Public Transit’s Costly Compensation Bonanza
As the confrontation over a new contract for New York-area commuter-rail employees reminds us, it's hard to beat the pay and benefits that transit workers enjoy.
It appears that a strike has been averted at the Long Island Rail Road (LIRR), but the confrontation is just the latest reminder of what a sweet deal most unionized public-transit workers have.
Between base salary and overtime, the average LIRR employee makes nearly $84,000 annually, over 17 percent more than New York's subway and bus workers. LIRR workers' total compensation is 30 percent higher than for employees of Metro-North, which provides comparable commuter-rail service to Connecticut and upstate New York.
Then there are the pensions. A private-sector worker would have to accumulate upwards of $1.2 million in retirement savings to enjoy a pension as generous as the average LIRR benefit. All of this comes in addition to federal labor-law protections that provide displaced transit workers with up to six years of full pay and benefits.
The LIRR is part of New York's Metropolitan Transit Authority (MTA), and the MTA largely caved on salary. It originally offered an 11 percent hike, which it increased to 17 percent over seven years. The unions wanted the 17 percent increase over six years, and the two compromised on a six-and-a-half-year term.
As in so many public-sector labor conflicts, the real battle was over benefits. The MTA wanted LIRR workers, who currently pay nothing toward their health-insurance costs, to pay 4 percent . The unions offered to contribute 1 to 2 percent and once again prevailed when the sides settled at 2 percent.
Current employees will continue to pay a paltry 4 percent of salary to fund their pensions for just 10 years; new employees will pay for 15 years. It's yet another reminder of why benefit contributions should never be subject to collective bargaining.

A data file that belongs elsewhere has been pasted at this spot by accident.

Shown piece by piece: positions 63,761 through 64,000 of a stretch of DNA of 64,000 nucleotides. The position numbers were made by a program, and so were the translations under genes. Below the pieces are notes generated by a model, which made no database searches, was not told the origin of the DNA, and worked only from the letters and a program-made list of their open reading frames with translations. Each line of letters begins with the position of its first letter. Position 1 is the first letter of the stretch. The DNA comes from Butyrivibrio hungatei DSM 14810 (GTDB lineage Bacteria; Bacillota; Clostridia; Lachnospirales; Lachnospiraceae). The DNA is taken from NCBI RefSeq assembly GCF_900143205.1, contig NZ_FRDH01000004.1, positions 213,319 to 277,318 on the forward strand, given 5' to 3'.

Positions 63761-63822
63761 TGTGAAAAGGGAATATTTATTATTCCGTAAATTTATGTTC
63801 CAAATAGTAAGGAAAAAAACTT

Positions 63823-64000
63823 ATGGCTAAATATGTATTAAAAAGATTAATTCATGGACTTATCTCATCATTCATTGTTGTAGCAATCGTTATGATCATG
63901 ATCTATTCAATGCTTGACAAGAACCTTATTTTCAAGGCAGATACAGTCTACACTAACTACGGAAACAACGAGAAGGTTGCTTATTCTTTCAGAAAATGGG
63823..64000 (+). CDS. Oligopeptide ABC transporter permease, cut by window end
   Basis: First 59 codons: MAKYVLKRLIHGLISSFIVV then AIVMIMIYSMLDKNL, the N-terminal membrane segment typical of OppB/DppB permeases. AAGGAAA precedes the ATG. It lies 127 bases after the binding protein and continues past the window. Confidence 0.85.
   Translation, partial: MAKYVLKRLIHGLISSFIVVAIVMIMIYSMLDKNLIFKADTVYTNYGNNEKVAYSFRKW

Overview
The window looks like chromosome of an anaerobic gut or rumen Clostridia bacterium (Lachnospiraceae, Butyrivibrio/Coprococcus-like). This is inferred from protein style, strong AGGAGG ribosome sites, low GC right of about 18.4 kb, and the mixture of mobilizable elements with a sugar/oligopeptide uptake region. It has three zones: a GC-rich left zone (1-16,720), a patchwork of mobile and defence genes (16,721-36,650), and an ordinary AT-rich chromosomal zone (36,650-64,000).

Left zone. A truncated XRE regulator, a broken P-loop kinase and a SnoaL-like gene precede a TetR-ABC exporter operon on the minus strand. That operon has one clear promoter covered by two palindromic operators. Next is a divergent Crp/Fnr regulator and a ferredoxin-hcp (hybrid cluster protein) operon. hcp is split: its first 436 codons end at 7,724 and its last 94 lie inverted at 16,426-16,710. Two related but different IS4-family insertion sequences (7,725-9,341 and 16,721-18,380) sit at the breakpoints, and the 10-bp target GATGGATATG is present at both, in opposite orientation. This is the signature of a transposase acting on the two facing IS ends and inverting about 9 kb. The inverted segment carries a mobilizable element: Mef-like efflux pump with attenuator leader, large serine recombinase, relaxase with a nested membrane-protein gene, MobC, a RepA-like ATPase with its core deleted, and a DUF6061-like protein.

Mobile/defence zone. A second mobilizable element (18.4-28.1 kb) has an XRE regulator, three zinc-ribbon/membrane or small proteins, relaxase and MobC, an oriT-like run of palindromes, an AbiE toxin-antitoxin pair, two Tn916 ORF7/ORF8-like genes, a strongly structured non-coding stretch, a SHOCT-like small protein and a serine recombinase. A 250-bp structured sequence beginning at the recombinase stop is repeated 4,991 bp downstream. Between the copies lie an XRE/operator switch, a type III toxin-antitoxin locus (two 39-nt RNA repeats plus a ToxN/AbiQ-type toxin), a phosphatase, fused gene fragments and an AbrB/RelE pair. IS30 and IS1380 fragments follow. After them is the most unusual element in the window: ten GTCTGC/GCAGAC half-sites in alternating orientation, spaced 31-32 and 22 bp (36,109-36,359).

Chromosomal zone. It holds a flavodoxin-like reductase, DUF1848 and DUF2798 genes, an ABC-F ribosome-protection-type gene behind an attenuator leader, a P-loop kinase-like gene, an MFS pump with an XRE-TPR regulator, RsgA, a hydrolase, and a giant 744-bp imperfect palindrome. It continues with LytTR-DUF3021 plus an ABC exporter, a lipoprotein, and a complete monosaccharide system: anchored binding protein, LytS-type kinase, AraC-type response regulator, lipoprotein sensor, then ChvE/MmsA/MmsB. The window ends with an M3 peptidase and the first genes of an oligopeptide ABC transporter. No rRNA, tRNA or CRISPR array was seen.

One reason for the nation's transit labor mess is the mediation process. In this case, two federal panels had sided with the unions, although both were before the MTA sweetened its offer.
One might hope that taxpayers will at some point put their collective foot down, but with the LIRR's unions getting most of what they wanted just six years after a major disability scandal, there is little evidence of meaningful public outrage. The scandal grew from the discovery that during an eight-year period 95 percent of LIRR employees over 50 who retired with 20 years of service got federal disability payments thanks to a regulatory quirk that allowed the employees to apply for and receive disability payments for jobs they no longer held. This exercise in gaming the system cost federal taxpayers $250 million and resulted in 33 convictions for faking injuries, but hardly any workers lost their disability benefits.
LIRR employees and other transit workers deserve reasonable pay and benefits. But it's wrong for transit workers' to get compensation packages that are the envy of teachers, nurses and countless other professionals. Findings like those of federal mediators in this case are the result of decades of bad precedents. Rolling back those precedents and achieving transit-labor sanity will likely take several more decades.
This column has been updated to reflect a tentative settlement in the LIRR contract talks.